shopt -s autocd

    Now you can simply type the path to go to that directory.

    Store Multi-line commands in history

    See this blog post

    shopt -s lithist

    Mail warn

    If set, and a file that Bash is checking for mail has been accessed since the last time it was checked, the message "The mail in mailfile has been read" is displayed.

    shopt -s mailwarn

    SIGHUP by default

    Bash will send SIGHUP to all jobs when an interactive login shell exits.

    shopt -s huponexit

    Storing Multi-line commands in history using shopt

    It is hard to reuse multi-line commands as the newlines are replaced by semicolon and the many line command is converted to a single line. For example:

    for i in $( ls *.txt)
    echo $i
    cp $i /bin

    After executing it, when you press up button to reuse it, the command becomes:

    for i in $( ls *.txt); do pwd; echo $i; cp $i /bin; done

    Forget about reusing, I cant even understand what it does when so many things are stuffed in one line!
    I found a way using which it is possible to retain the newlines in history using shopt.

    shopt -s lithist

    Now when you press up button you will see the command in multiple lines! win!

    If you want this to be enabled by default add "shopt -s lithist" at the end of file ~/.bashrc

    Also multi-line commands are screwed up when you add comments. For example

    for i in $(ls)
    echo "a"
    #echo $i

    becomes for i in $(ls); do echo "a" done (note that there is no semicolon after echo "a". Hence it takes echo "a" done as one command). Hence you will end up scratching your head to figure out what went wrong :P

    Can't safely remove USB drive. Device busy!

    We have seen cases where we are not allowed to safely remove or eject USB drive because of the fact that some process is using resources on the drive. The easy way to get out of this is to kill the process which is doing this. For example if the problem is the result of stalled file copying (say, using nautilus) then killall nautilus should do the trick. However it happens that sometimes it is not possible to figure out which process is accessing the USB drive. So how do we find the rogue process(es)?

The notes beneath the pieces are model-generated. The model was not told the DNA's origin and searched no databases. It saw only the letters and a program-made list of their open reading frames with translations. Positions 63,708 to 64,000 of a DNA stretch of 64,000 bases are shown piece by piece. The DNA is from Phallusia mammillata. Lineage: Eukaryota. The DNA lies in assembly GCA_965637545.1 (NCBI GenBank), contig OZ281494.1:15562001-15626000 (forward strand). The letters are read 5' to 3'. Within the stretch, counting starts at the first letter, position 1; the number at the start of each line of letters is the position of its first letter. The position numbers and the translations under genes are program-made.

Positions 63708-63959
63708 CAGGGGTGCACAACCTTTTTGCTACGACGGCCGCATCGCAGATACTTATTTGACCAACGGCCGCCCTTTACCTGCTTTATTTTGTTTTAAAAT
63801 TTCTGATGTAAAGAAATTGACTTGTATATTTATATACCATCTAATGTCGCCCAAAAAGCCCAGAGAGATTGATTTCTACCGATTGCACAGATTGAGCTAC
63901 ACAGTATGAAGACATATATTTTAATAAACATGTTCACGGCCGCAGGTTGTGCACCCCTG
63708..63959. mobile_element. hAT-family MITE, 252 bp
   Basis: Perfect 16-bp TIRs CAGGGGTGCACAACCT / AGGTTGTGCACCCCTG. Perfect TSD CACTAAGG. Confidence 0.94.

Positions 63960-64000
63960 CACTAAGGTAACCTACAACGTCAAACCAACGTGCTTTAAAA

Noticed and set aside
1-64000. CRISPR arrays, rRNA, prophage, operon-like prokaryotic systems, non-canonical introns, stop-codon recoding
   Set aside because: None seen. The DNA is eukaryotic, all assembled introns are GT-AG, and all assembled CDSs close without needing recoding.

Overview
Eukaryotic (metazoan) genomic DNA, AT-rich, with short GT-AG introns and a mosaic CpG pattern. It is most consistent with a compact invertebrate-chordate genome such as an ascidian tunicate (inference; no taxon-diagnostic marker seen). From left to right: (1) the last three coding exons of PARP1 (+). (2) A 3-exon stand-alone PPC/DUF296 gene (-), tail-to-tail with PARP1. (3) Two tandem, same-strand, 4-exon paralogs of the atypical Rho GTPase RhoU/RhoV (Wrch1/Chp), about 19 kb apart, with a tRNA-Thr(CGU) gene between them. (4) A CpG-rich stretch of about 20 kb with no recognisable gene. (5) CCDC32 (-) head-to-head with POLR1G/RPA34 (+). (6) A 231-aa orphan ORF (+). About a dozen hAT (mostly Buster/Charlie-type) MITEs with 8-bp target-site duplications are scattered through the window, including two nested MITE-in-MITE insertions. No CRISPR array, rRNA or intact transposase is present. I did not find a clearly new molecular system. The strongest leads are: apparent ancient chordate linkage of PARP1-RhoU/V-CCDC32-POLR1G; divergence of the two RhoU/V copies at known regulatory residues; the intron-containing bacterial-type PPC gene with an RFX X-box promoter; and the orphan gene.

fuser to the rescue!

    fuser -k -15 -m  /dev/sdb1

    The above command will kill all the processes accessing your device! Replace /dev/sdb1 with the device file corresponding to your USB device.

    Now try ejecting/ safely removing. It will mostly work! 

    Monday 11 August 2014

    Dry-run package installation without installing them

    Sometimes we might want to perform a 'dry-run' of package installations without actually installing them in order to prevent unwanted changes from happening. It is very much possible and is highly recommended specially while installing packages from untrusted sources. So do this before installing anything:

    $ apt-get install --dry-run [package]

    If you have a debian (.deb) package already and would like to see what changes it is going to make, do this:

    $ dpkg --dry-run -i package.deb

    This will definitely save you someday!

    Friday 8 August 2014

    Send exe files through gmail using steganography

    Mails used to be the easiest way to spread malware. So obviously Gmail doesn't allow users to attach windows executables (.exe) to mails in order to protect it's users from screwing up their windows machines. However, we may have to send .exe files which are not malware via mail. Before, you could've just renamed the extension from .exe to something else or made a zip/rar archive and gmail would simply allow you to attach it. Sadly, it doesn't work anymore as gmail started reading file headers of attachments and started reading files inside zip/rar archives.

    So I figured out a simple way to do this using steganography. The idea here is to embed the exe file inside any image and attach it to the mail. Gmail will think that it is just an image and will be oblivious to the fact that there is an exe file hidden inside that. Later the other user can simply extract the exe file from the image and use it .


    Download mailexe (Don't forget to make it executable).


    $ ./mailexe -e  [exe file] [image file]

    A file called image.png will be created. This image file has exe file hidden in it. Send this via gmail.


    $ ./mailexe -d [original image] [duplicate image]

    A file called output.exe will be created. This is exe file which had to be sent!!!!! Congrats!

    How it works?



    Convert the image and the executable to base64 and save it in a file

    $ base64 [image file] > temp
    $ base64 [exe file] >> temp


    Decode base64 file and save it as image

    $ base64 -d temp > image.png


    Send image.png and the original image file via gmail


    Step 1 

    Download both the images and convert both of them to base64 and extract that base64 part of exe file.

    $ base64 [original image] >original
    $ base64 [duplicate image] >duplicate